5010 troubles some

Thursday, January 26, 2012

YARMOUTH, Maine - The transition to HIPAA version 5010 on Jan. 1 has been fairly smooth for Medicare, but there have been bumps in the road for commercial payers, resulting in delayed payments to home medical equipment providers, industry sources say.

Even if HME providers and their software vendors are up to speed with 5010, when they send their claims to commercial payers that haven't made the transition yet, those claims are getting rejected by clearinghouses, sources say.

"This has been my biggest priority since Jan. 1," said Sylvia Toscano, owner of Professional Medical Administrators, a billing and consulting firm in Boca Raton, Fla. "In general, I don't think anyone has been fully prepared for this, and the call volumes at the clearinghouses have been three times higher than they usually are, but everyone is working together."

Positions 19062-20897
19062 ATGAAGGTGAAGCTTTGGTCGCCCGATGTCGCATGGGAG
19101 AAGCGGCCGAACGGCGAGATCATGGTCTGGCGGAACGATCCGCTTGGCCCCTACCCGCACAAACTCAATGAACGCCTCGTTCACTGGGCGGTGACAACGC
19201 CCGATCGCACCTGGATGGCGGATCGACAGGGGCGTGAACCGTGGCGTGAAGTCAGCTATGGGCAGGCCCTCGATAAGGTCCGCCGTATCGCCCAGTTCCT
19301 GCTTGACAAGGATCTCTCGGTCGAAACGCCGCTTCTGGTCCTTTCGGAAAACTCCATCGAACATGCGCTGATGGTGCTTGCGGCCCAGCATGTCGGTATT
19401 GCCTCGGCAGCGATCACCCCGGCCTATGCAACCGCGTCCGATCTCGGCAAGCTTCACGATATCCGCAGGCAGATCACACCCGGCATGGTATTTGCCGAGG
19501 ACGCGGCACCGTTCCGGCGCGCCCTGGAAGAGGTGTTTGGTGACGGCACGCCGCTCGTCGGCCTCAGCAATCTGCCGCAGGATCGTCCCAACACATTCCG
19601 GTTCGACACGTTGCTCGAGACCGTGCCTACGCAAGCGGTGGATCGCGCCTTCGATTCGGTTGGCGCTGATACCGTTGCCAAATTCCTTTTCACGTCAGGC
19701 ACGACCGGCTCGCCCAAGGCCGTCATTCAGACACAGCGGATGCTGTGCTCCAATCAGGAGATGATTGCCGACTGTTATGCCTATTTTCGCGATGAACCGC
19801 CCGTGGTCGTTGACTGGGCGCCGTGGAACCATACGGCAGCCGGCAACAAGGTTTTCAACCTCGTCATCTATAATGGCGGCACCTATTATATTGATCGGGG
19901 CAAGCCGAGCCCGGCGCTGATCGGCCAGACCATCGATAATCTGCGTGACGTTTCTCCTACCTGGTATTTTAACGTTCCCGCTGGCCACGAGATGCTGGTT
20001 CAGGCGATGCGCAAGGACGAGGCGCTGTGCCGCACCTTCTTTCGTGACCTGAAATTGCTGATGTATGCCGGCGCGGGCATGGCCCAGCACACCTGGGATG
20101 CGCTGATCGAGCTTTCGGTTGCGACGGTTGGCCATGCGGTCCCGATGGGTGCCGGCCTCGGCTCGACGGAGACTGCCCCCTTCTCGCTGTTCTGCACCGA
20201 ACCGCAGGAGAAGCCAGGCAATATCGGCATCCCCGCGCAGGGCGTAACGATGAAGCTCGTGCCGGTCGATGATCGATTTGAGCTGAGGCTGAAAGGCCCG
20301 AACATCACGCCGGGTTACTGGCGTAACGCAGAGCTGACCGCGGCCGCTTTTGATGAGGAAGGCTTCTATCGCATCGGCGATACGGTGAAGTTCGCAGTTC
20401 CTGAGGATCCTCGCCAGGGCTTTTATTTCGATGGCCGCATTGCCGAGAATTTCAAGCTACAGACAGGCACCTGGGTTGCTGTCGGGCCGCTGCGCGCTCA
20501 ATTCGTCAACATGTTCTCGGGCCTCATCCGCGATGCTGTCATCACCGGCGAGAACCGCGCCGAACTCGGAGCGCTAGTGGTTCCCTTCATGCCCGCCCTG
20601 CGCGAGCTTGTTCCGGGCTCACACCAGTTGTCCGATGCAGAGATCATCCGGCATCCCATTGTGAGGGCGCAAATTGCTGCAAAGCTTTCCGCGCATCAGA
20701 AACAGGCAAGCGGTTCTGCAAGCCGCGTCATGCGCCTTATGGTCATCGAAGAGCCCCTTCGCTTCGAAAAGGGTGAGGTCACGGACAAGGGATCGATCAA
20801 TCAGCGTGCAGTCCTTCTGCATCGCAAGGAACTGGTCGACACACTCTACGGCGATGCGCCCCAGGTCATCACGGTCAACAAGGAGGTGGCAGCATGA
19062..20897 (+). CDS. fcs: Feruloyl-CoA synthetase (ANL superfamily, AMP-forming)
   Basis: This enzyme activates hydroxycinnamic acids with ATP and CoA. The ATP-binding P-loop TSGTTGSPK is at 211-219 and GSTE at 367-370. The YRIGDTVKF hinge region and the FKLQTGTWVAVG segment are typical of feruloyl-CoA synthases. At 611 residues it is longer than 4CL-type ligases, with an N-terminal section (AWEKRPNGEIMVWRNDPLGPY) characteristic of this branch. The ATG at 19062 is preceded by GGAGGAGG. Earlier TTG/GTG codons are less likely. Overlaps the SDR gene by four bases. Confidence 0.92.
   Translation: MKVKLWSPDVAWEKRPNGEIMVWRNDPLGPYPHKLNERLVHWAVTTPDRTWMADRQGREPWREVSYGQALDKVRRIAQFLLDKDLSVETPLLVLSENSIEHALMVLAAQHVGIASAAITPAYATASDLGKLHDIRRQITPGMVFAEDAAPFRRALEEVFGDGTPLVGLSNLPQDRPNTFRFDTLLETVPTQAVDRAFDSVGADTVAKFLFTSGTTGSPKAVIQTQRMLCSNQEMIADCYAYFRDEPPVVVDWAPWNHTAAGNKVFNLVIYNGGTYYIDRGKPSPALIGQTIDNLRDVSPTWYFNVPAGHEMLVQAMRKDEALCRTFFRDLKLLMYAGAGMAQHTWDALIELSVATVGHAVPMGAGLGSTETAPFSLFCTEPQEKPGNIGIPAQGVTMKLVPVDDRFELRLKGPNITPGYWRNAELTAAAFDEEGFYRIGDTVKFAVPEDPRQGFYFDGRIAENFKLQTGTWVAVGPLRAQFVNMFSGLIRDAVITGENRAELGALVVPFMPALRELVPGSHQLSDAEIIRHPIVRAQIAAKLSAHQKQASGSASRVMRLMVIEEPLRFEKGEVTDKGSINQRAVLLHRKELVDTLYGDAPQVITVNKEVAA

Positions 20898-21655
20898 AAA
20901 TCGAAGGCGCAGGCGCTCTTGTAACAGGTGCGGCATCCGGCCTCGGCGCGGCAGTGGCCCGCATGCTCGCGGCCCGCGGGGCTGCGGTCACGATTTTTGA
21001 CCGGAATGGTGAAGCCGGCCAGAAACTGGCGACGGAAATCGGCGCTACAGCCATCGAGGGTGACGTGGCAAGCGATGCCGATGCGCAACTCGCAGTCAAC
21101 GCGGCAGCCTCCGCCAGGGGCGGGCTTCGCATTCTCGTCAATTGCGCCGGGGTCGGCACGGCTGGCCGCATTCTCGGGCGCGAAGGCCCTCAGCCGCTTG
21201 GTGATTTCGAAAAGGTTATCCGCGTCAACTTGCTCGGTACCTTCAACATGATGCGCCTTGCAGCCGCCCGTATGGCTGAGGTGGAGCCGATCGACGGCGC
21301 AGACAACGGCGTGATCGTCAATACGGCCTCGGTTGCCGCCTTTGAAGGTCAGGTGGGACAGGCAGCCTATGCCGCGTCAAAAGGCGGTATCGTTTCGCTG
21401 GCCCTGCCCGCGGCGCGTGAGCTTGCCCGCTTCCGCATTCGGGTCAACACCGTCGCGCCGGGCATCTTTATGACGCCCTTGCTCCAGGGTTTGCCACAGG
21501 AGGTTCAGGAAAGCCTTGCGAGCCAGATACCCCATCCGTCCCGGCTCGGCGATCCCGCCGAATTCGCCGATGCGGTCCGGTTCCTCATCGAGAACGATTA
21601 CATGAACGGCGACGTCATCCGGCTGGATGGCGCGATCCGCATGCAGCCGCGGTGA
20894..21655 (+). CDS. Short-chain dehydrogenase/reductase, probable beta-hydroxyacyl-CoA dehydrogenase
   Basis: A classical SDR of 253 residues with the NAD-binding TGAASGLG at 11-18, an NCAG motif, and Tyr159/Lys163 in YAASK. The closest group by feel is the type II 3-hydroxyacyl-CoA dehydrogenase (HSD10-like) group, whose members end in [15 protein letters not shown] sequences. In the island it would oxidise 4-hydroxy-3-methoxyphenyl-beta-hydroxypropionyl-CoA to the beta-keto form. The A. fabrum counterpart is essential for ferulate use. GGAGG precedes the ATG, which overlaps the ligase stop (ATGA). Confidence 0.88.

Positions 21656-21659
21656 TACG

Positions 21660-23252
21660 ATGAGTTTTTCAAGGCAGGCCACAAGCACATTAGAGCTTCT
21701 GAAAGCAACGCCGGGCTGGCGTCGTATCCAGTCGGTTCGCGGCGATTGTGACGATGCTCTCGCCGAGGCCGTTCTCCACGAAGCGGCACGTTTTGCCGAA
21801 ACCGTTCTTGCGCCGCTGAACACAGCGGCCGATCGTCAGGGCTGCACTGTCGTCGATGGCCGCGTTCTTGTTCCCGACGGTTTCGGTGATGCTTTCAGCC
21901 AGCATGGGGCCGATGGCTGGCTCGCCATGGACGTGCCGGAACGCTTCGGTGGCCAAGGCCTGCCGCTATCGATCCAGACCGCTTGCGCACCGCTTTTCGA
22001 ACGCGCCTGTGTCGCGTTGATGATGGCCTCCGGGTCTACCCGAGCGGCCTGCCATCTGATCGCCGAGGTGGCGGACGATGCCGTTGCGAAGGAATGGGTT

Although Jan. 1 was the implementation date for 5010, a new standard for electronic claims submission, for Medicare, at least, there's a grace period until March 1.

For the time being, when payers aren't ready to receive claims in 5010, most clearinghouses are able to translate them back to 4010, but that often opens the door for mismatches and other errors, sources say.

"We'll be better off when we have everyone operating from the same sheet of music," said Andrea Stark, a reimbursement consultant for MiraVista, a billing and consulting firm in Columbia, S.C.

Providers have also run into problems with Medicaid programs that transitioned to 5010 on Jan. 1 but didn't do proper due diligence beforehand, sources say.

"The Medicaids have been a challenge," said Eric Arnson, vice president of marketing and product management at Capario, a clearinghouse for Brightree. "They didn't have the resources to do the kind of testing like Medicare."

In addition to claims submissions, there have been hiccups with other parts of the claims process, including acknowledgement transactions and electronic remittance advice or ERA transactions. The good news: There's light at the end of the tunnel, sources say.

"We think most problems will be smoothed out by February," Arnson said.